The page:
Seeing Through A Trans Lens: Torrey Peters Pens 'Detransition, Baby' Torrey Peters' new book features three people who struggle with parenthood and family questions. She says a transgender lens can help everyone understand the limits of how we define gender.

Seeing Through A Trans Lens: Torrey Peters Pens 'Detransition, Baby'

Seeing Through A Trans Lens: Torrey Peters Pens 'Detransition, Baby'

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Torrey Peters' new book features three people who struggle with parenthood and family questions. She says a transgender lens can help everyone understand the limits of how we define gender.

RACHEL MARTIN, HOST:

Torrey Peters released her new book "Detransition, Baby" earlier this year to much acclaim. It tackles themes of identity, parenthood and gender through a transgender lens - that is, the understanding that gender is not fixed; it can be represented in a multitude of ways. NPR's Sam Sanders has more.

SAM SANDERS, BYLINE: There are a lot of entanglements in "Detransition, Baby," a lot of drama. It helps to have Torrey explain.

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SANDERS: Give us a quick synopsis of "Detransition, Baby" without any spoilers.

TORREY PETERS: OK, so the novel starts with Reese, who you can think of as sort of like Fleabag but trans and in Brooklyn.

SANDERS: (Laughter).

PETERS: And she's kind of reeling still from the fallout of a breakup with her ex-girlfriend, who is also a trans woman, who then detransitioned from Amy to Ames. And the action of the novel kicks off when Ames contacts her again and asks Reese, would you like to be a mother? Because Ames has gotten his boss Katrina pregnant, and Katrina and Ames are trying to figure out how to raise the baby. That's all the first chapter, by the way (laughter).

SANDERS: Listen - I mean, you come in hot, and I love it.

The three characters in this book - Reese, Ames and Katrina - they are all at a moment of transition in their lives. Reese has to figure out how to make being a trans woman and a mother work for her. Ames wants to figure out how to be a parent without having all the traditional role-playing that comes with, quote-unquote, "fatherhood." And Katrina, she is trying to figure out if just two parents are really enough to raise a kid. Torrey says when she transitioned, she was asking herself a lot of big questions about the future as well.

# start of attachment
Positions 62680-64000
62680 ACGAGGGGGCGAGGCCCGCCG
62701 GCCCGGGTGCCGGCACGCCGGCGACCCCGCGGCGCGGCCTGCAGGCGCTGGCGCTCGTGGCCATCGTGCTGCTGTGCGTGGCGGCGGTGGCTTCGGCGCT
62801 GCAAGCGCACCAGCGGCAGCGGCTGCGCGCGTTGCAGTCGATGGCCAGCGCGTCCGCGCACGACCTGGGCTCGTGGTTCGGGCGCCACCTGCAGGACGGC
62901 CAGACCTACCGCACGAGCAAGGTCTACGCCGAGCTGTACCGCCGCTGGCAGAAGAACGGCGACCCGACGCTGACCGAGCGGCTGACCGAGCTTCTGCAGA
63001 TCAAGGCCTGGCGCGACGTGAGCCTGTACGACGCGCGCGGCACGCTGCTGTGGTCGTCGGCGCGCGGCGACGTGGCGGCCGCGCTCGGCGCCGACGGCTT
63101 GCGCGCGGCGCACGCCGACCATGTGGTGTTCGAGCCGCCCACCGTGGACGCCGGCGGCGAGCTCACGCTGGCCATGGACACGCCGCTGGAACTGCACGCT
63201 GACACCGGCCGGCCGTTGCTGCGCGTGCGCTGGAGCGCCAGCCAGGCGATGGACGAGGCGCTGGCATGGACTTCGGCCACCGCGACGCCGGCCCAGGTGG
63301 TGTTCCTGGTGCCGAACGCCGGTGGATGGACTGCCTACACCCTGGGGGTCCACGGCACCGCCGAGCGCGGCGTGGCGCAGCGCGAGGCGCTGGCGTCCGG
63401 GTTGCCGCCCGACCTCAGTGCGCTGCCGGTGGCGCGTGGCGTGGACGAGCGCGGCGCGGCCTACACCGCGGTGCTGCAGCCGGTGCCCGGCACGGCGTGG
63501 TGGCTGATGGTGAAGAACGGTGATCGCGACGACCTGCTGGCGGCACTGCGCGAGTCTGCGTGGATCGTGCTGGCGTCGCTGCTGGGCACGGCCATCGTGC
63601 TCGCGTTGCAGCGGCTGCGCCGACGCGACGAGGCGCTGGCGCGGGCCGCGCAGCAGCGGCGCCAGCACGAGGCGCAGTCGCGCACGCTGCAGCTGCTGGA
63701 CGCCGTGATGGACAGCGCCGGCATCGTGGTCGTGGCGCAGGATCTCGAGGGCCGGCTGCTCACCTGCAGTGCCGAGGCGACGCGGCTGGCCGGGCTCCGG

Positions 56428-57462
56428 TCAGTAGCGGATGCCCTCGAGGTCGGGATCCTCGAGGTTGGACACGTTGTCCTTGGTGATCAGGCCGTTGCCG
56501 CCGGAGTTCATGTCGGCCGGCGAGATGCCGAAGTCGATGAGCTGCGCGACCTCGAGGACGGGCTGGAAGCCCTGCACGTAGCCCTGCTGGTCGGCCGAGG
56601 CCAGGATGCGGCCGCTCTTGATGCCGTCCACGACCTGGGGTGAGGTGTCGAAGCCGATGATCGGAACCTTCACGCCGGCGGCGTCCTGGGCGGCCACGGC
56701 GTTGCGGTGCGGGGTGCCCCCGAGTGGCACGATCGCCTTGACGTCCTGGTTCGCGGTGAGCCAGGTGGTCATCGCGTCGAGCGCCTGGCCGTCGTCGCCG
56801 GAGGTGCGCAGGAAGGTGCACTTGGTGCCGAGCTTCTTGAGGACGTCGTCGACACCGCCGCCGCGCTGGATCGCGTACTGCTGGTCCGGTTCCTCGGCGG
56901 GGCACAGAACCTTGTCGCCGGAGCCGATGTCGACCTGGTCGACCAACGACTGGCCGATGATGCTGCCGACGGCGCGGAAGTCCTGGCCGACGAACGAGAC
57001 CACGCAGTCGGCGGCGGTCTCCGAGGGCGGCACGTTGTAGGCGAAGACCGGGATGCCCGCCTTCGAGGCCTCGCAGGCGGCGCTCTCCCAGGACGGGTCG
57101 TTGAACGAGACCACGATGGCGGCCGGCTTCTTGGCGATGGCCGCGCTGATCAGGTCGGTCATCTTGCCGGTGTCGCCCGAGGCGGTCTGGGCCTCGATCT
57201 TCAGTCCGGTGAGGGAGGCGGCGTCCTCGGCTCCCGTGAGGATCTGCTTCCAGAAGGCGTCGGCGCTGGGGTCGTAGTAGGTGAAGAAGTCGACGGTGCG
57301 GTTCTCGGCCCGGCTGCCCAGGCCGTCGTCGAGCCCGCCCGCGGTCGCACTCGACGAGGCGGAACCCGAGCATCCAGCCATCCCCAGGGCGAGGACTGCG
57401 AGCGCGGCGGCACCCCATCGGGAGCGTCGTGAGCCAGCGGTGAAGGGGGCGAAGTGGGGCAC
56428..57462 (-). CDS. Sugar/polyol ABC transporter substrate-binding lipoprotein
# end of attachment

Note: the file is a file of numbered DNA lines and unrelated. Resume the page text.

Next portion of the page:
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PETERS: There is a lot of drama when anybody transitions, and there was for me. And then I was looking around and I was like, well, now what? How do I find meaning? Twenty years ago, I think, the big question of her life, if you're a trans woman, was like, just how do you survive, you know? How do you just be OK day to day? Now we're in a place where what was facing me wasn't - you know, I could - I had a bigger horizon than just day to day.

SANDERS: Torrey says she found inspiration in navigating her transition in an unlikely community - divorced cisgender women.

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PETERS: They had experienced a break in life, in which they had to reassess themselves, and they had to be honest about who they were and what they wanted, and then they had to make a plan going forward. They couldn't stay stuck. You know, they couldn't get divorced and be angry for the rest of their life. They had to make a move. And the kind of questions that they had to ask themselves were so similar to the questions that I had to ask myself as a trans woman.

SANDERS: Torrey Peters even dedicates "Detransition, Baby" to the divorced cisgender women who inspired her. And she wrote the book in part because she thought she had something to teach them as well. In "Detransition, Baby," the three main characters end up facing their big existential questions together.

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PETERS: And at the end, I wanted them in a room together, with all of their biases, all of their coping mechanisms, all of their sort of judgments stripped away from them. And then I wanted them to solve the problem of, like, how do you live? How are we going to live now?

SANDERS: And when I talked to Torrey, she told me a lot of us are asking this question of ourselves in a few different ways. And we're seeing that maybe the old playbook that we're all used to, it might need to be rewritten.

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PETERS: The ways that we've been doing things, like a sort of very strict nuclear family or various, like - yeah, strong, you know, kind of constraining gender roles or ideas about heterosexuality and, like, the way that it's conducted, that people are like, this isn't working.

SANDERS: Torrey Peters' new novel "Detransition Baby," it offers no concrete answers to those big questions about how to live. She didn't want it to. But it does offer a few new ways to look at it and a new lens we all might use to seek those answers out.

Sam Sanders, NPR News.

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MARTIN: You can hear more of Sam's conversation with Torrey Peters on his podcast, It's Been a Minute from NPR.

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